4. Miettinen, P., 2015. Generalized Matrix Factorizations as a Unifying Framework for Pattern Set Mining: Complexity Beyond Blocks. In 2015 European Conference on Machine Learning and Principles and Practice of Knowledge Discovery in Databases, pp. 36–52. [PDF]
  5. Teflioudi, C., Gemulla, R. & Mykytiuk, O., 2015. LEMP: Fast Retrieval of Large Entries in a Matrix Product. In 2015 ACM SIGMOD/PODS Conference, pp. 107–122. [PDF]
  6. Zhang, Z. et al., 2014. Preference preserving hashing for efficient recommendation. In 37th International ACM SIGIR conference on Research & development in information retrieval, pp. 183–192. [PDF]
  7. Chi, E.C. & Kolda, T.G., 2012. On Tensors, Sparsity, and Nonnegative Factorizations. SIAM Journal on Matrix Analysis and Applications, 33(4), pp.1272–1299. [PDF]
  8. Comarela, G. & Crovella, M., 2014. Identifying and Analyzing High Impact Routing Events with PathMiner. In The 2014 Internet Measurement Conference, pp. 421–434. [PDF]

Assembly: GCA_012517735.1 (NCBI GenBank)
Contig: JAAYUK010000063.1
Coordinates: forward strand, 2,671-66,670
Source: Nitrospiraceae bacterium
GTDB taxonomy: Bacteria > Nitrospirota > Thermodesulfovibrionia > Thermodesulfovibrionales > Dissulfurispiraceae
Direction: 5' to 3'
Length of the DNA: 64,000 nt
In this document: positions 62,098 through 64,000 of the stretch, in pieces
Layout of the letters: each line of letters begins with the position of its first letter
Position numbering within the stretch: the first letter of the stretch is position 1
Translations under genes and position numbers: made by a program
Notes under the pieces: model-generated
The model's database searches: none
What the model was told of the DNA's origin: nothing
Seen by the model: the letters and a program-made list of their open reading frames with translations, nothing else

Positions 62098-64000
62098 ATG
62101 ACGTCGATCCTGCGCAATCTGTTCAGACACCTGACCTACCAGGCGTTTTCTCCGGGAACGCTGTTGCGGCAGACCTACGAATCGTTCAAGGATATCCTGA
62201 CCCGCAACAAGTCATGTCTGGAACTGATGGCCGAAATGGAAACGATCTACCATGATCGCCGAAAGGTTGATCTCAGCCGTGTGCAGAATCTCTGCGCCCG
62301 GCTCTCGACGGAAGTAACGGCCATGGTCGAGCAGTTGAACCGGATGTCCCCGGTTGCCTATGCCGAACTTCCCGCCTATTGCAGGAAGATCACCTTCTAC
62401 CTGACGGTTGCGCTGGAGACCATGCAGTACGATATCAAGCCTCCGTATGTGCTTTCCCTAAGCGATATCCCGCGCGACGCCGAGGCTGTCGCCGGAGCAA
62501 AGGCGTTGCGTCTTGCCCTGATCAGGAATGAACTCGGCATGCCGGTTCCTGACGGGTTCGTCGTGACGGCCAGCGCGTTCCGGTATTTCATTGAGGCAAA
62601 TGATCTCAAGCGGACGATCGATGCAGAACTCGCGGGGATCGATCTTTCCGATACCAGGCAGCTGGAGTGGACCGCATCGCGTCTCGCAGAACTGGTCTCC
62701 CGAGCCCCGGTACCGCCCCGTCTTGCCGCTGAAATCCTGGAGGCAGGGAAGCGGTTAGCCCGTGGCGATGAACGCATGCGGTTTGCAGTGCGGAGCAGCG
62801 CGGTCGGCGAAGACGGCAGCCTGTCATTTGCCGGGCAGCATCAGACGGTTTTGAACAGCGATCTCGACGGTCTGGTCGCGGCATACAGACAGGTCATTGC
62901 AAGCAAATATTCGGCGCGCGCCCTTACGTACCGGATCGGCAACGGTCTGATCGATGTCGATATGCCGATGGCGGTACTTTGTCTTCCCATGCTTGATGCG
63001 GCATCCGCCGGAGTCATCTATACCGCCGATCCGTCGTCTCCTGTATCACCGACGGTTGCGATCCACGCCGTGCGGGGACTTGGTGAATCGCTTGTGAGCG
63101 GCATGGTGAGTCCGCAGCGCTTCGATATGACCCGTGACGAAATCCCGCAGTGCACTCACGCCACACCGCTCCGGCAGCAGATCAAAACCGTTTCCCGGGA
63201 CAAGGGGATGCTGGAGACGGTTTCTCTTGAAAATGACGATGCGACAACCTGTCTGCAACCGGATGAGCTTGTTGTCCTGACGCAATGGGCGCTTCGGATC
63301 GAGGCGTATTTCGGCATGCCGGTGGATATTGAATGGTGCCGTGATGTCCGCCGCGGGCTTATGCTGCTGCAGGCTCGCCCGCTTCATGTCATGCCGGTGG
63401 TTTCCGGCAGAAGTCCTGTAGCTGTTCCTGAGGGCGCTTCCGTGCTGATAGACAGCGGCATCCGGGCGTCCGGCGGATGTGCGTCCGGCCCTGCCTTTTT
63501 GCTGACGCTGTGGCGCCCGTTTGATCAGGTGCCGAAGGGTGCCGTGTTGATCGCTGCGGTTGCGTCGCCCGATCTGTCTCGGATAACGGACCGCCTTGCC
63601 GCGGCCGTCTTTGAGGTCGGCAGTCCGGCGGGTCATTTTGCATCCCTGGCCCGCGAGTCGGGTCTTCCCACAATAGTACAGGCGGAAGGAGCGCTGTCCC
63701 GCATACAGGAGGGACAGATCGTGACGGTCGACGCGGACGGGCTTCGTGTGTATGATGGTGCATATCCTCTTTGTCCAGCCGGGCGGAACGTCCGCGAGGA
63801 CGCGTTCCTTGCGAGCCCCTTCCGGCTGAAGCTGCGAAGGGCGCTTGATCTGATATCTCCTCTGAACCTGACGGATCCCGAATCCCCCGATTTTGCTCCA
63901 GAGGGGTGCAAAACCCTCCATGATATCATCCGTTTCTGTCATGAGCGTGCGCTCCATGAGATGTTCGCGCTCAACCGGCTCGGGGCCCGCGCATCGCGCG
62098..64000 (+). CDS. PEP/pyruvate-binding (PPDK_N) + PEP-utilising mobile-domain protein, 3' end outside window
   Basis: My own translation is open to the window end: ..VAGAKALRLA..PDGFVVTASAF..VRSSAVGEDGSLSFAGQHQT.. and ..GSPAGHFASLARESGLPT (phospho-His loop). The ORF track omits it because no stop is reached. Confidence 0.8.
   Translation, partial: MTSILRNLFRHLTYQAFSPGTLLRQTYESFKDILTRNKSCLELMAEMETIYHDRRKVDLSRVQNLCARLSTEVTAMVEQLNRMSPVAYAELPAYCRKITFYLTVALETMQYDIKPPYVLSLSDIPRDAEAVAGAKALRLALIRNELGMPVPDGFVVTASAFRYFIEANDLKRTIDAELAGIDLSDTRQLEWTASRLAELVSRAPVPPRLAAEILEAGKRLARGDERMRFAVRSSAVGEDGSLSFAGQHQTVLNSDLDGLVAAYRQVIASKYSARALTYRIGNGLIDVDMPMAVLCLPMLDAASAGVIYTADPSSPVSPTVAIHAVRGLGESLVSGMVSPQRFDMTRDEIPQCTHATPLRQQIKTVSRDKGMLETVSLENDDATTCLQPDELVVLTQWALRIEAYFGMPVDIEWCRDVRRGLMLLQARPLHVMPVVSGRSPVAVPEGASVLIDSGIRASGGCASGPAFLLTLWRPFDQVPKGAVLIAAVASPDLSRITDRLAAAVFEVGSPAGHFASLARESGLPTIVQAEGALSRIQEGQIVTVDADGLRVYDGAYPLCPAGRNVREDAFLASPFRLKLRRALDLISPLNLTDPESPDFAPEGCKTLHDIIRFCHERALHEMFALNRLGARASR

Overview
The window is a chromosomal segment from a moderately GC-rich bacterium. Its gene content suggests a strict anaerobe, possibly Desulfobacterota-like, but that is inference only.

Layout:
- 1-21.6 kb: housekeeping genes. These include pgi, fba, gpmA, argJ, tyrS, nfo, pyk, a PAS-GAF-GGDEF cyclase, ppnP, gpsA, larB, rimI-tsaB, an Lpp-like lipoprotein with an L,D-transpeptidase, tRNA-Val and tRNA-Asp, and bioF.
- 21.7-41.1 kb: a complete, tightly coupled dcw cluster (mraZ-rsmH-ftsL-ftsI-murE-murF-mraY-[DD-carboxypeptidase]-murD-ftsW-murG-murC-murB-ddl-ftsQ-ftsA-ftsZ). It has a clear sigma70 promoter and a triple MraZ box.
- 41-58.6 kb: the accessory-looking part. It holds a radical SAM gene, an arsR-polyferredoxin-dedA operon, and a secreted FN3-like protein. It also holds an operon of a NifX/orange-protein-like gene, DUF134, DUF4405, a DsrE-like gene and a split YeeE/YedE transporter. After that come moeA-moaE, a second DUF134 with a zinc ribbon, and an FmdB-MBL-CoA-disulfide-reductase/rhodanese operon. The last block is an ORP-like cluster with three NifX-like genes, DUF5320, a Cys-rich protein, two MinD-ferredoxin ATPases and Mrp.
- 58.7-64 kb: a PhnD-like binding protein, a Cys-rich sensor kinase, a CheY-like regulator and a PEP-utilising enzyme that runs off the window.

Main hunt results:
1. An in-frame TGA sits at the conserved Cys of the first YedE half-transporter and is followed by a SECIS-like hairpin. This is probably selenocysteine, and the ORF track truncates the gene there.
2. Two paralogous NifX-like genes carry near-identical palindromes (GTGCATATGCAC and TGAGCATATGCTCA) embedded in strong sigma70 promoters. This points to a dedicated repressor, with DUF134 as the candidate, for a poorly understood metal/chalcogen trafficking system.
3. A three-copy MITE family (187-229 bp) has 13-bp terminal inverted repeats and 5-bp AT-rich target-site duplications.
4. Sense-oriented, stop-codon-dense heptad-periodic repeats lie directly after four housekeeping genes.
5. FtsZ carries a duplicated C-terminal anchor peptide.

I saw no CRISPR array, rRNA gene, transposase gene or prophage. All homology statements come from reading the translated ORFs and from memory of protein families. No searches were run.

9. Erdős, D. & Miettinen, P., 2013. Walk’n’Merge: A Scalable Algorithm for Boolean Tensor Factorization. In 13th IEEE International Conference on Data Mining, pp. 1037–1042. [PDF]
  10. Hu, C. et al., 2015. Scalable Bayesian Non-negative Tensor Factorization for Massive Count Data. In 2015 European Conference on Machine Learning and Principles and Practice of Knowledge Discovery in Databases, pp. 53–70. [PDF]
  11. Khan, S.A. & Kaski, S., 2014. Bayesian Multi-view Tensor Factorization. In 2014 European Conference on Machine Learning and Principles and Practice of Knowledge Discovery in Databases, pp. 656–671. [PDF]
  12. Nickel, M., Tresp, V. & Kriegel, H.-P., 2011. A Three-Way Model for Collective Learning on Multi-Relational Data. In 28th International Conference on Machine Learning, pp. 809–816. [PDF]